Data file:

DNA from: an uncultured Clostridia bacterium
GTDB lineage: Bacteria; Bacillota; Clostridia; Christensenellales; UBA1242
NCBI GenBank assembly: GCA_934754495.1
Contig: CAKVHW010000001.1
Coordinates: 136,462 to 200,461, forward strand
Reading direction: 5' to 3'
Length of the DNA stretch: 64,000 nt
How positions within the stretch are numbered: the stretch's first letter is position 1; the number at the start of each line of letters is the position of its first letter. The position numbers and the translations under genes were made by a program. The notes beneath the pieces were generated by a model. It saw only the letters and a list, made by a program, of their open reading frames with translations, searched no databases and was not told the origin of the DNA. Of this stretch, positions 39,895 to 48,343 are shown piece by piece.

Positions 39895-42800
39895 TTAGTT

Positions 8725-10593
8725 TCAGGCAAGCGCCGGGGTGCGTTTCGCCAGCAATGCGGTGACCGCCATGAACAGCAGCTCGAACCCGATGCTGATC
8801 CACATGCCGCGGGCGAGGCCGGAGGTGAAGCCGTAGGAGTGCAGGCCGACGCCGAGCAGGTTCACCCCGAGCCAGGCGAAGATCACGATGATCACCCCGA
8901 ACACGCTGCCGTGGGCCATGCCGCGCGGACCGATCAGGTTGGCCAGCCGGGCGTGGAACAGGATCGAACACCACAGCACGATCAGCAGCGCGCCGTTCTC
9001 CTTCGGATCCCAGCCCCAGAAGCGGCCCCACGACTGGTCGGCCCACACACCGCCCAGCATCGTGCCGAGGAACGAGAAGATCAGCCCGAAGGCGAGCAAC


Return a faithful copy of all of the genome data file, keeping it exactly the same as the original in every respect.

DNA from: an uncultured Clostridia bacterium
GTDB lineage: Bacteria; Bacillota; Clostridia; Christensenellales; UBA1242
NCBI GenBank assembly: GCA_934754495.1
Contig: CAKVHW010000001.1
Coordinates: 136,462 to 200,461, forward strand
Reading direction: 5' to 3'
Length of the DNA stretch: 64,000 nt
How positions within the stretch are numbered: the stretch's first letter is position 1; the number at the start of each line of letters is the position of its first letter. The position numbers and the translations under genes were made by a program. The notes beneath the pieces were generated by a model. It saw only the letters and a list, made by a program, of their open reading frames with translations, searched no databases and was not told the origin of the DNA. Of this stretch, positions 39,895 to 48,343 are shown piece by piece.

Positions 39895-42800
39895 TTAGTT

Positions 8725-10593
8725 TCAGGCAAGCGCCGGGGTGCGTTTCGCCAGCAATGCGGTGACCGCCATGAACAGCAGCTCGAACCCGATGCTGATC
8801 CACATGCCGCGGGCGAGGCCGGAGGTGAAGCCGTAGGAGTGCAGGCCGACGCCGAGCAGGTTCACCCCGAGCCAGGCGAAGATCACGATGATCACCCCGA
8901 ACACGCTGCCGTGGGCCATGCCGCGCGGACCGATCAGGTTGGCCAGCCGGGCGTGGAACAGGATCGAACACCACAGCACGATCAGCAGCGCGCCGTTCTC
9001 CTTCGGATCCCAGCCCCAGAAGCGGCCCCACGACTGGTCGGCCCACACACCGCCCAGCATCGTGCCGAGGAACGAGAAGATCAGCCCGAAGGCGAGCAAC